Douglas Export Attack (oz13926)


Douglas Export Attack (oz13926) by Abe Shaw 1941 - plan thumbnail

About this Plan

Douglas Export Attack (Douglas 8A-5). Rubber scale model.

Quote: "Many US fighting planes will soon sport the tri-color bull's-eye of the RAF under our recent 50-50 armament policy. And here we present replica plans for one of those new ships - a flying scale model of the Douglas Export-Attack. By Abe Shaw.

With the announcement by President Roosevelt of a program to share military plane production with the RAF, the British Purchasing Commission decided to forego certain available types and wait for the latest production models which are now rolling off the final assembly line of several aircraft factories. Among t h e newest types destined for service 'over there' are the Douglas 8A-5 Export-Attack Bombers.

These ships are modifications of the US Army Air Corps' types A-17A which were originally manufactured by the Northrop Aircraft Company, recently absorbed by the Douglas Company and now known as Douglas's El Segundo (the second) Division.

Externally, the latest version appears to be identical to the A-17A. Several changes in its interior and stepped-up power rating, however, have given the 8A-5 a good edge over its predecessor. The fuselage is all-metal aluminum alloy with semi-monocoque stressed skin. The wings are also of stressed skin metal construction. Trailing edge flaps are hydraulically operated as is the re-tractible landing gear. Tail surfaces are cantilever, of metal construction, with fabric covered rudder and elevators. Tail wheel is full swiveling.

Armament consists of seven machine guns and room for a substantial bomb load. Power is supplied by a Wright Cyclone which delivers 1200 hp and pulls the ship along at a top speed in excess of 265 mph. Recently the Norwegian air unit of the RAF received several dozen of the 8A-5 ships.

Fuselage Construction: of construction used in our flying replica of the 8A-5 is a smooth outer skin which simulates the metal covering used on the actual ship. Another feature is the hollowed out interior which in itself makes for extreme ruggedness. Such type construction, though, has its drawbacks, inasmuch as plenty of rubber power is necessary to keep the model aloft. However, the body is stressed to take it.

Select two knot free soft balsa blocks of identical proportions. Cement them together only lightly because they must later be separated. Trace the side view of the fuselage on both sides of the block and remove all excess wood with either a sharp knife or a small block plane. When this portion is shaped, trace the top view outlines onto the partially-shaped body and continue to cut away until semblance to the actual fuselage is obtained. Use successive grades of sandpaper to smoothen the surfaces. While this is in procedure, check from time to time for alignment with the fuselage cross-sections which are shown on Plate 2. These are cut from stiff paper.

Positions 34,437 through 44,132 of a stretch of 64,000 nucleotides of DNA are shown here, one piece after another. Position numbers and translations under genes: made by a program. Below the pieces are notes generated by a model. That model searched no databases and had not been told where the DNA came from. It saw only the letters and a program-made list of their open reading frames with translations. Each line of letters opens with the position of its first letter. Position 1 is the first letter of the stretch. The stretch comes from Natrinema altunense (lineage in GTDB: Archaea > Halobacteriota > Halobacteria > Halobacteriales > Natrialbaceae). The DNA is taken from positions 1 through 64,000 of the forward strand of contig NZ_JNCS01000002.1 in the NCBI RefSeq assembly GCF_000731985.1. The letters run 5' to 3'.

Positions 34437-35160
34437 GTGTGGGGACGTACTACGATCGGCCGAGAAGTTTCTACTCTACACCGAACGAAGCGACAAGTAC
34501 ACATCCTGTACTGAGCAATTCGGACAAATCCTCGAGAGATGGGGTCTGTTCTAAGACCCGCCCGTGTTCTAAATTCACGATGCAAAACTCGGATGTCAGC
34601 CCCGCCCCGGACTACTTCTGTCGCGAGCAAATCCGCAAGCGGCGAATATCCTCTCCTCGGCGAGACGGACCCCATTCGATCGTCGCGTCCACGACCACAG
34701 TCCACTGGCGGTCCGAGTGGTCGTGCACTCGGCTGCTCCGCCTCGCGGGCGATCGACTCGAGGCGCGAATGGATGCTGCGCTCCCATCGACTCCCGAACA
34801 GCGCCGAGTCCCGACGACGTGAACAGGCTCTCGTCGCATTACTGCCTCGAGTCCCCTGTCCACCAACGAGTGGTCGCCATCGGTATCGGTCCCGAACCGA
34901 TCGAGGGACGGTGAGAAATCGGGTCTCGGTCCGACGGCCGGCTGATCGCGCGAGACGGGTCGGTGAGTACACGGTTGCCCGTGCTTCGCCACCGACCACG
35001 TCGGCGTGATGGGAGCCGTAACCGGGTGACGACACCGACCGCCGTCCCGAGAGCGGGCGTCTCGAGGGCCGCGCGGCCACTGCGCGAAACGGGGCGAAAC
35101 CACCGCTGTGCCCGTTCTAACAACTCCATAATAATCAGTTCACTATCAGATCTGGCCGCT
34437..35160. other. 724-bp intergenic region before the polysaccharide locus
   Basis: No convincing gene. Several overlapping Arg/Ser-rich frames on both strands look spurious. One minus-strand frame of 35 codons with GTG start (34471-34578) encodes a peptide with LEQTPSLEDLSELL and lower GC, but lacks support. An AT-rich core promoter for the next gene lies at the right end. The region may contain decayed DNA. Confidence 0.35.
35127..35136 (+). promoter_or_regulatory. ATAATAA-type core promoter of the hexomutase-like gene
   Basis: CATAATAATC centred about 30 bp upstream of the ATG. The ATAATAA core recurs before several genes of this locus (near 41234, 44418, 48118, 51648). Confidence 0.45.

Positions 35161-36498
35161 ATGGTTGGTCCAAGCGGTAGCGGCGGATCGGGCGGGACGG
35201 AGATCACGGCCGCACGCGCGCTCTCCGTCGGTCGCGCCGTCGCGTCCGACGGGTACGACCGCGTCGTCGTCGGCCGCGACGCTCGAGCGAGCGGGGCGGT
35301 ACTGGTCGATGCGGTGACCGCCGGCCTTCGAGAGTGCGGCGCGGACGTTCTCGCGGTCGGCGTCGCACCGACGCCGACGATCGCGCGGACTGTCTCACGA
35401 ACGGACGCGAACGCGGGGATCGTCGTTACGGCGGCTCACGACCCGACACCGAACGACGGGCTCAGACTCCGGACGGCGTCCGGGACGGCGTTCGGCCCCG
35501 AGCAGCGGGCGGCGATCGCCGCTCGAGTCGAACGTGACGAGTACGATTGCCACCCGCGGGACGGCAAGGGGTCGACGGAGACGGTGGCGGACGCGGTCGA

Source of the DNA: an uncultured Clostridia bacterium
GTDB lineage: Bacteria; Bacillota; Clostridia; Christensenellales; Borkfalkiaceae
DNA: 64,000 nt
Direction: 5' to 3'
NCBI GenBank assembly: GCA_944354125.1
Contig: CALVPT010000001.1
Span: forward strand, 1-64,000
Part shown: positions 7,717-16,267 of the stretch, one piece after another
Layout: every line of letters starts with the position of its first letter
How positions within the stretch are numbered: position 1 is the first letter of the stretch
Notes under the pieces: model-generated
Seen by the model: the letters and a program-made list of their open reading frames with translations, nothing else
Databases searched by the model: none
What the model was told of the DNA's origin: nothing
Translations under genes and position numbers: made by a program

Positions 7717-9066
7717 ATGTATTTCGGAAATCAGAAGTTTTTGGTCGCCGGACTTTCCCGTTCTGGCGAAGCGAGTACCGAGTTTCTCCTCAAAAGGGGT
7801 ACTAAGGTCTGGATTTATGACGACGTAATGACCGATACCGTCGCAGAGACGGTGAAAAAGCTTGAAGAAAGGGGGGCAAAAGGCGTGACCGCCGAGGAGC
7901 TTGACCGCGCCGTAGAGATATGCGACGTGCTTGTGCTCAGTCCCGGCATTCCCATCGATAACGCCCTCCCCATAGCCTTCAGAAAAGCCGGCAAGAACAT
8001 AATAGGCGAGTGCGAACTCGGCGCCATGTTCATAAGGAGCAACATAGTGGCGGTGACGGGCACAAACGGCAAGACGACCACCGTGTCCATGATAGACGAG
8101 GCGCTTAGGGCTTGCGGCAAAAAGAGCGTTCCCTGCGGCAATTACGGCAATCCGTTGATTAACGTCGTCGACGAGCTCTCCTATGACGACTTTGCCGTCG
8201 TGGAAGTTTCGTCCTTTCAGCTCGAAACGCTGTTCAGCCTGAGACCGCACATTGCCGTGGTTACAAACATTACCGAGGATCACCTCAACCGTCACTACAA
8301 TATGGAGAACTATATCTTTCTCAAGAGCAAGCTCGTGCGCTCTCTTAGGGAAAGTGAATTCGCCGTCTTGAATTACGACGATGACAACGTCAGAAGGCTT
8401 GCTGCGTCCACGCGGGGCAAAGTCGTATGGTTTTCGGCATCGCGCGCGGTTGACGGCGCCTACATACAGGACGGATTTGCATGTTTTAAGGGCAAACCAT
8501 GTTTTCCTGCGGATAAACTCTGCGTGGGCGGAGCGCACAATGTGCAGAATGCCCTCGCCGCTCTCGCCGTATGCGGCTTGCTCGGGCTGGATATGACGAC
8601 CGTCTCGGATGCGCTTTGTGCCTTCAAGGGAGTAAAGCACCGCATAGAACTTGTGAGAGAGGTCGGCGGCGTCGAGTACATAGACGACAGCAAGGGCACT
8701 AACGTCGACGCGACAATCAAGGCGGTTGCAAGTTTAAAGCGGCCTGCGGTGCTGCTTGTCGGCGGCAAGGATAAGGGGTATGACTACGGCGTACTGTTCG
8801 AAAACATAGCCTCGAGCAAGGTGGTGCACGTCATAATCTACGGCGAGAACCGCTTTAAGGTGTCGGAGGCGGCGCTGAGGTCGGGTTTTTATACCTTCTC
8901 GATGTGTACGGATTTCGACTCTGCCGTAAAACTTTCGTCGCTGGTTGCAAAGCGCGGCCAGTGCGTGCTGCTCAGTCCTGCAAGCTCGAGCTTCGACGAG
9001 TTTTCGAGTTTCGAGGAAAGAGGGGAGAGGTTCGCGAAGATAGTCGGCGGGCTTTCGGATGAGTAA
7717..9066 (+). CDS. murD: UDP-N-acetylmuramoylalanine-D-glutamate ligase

Carefully pry apart the blocks with a long, thin-bladed knife. Now, make another inside template by following the series of dotted lines shown on the fuselage plans. These outlines, starting from the tail end, follow about 1/16 in below the outside line up to the glass housing, underneath it, and in front to the rear of the cowling. At this point, the cross-lined section of the cowling indicates the thickness necessary at that area to add weight to the nose. The under portion of the body follows along the same wall thickness out to the tail end, where cross-section lines indicate a thicker area.

Once the inside lines are traced onto each half of the body, start by scooping out chunks of balsa. Work carefully and do not attempt to remove chunks that tend to tear up other parts of the body. Use a sharp knife and keep handy an adequate supply of rough sandpaper. When nearing the bottom of the shell, put aside the knife and do the rest of the cleanup work with sandpaper. Complete the inside job with smooth sanding.

Apply at least three coats of dope to both inside and outside of each shell and brush over lightly between applications. Join the shells by applying cement along the inner sides of each half. Press the shells together firmly and then wrap with stout rubber bands. Allow the shell to remain in this state for several hours. After the wraps have been removed, shape the tail skid and glue into position as shown..."

Supplementary file notes



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Douglas Export Attack (oz13926) by Abe Shaw 1941 - model pic


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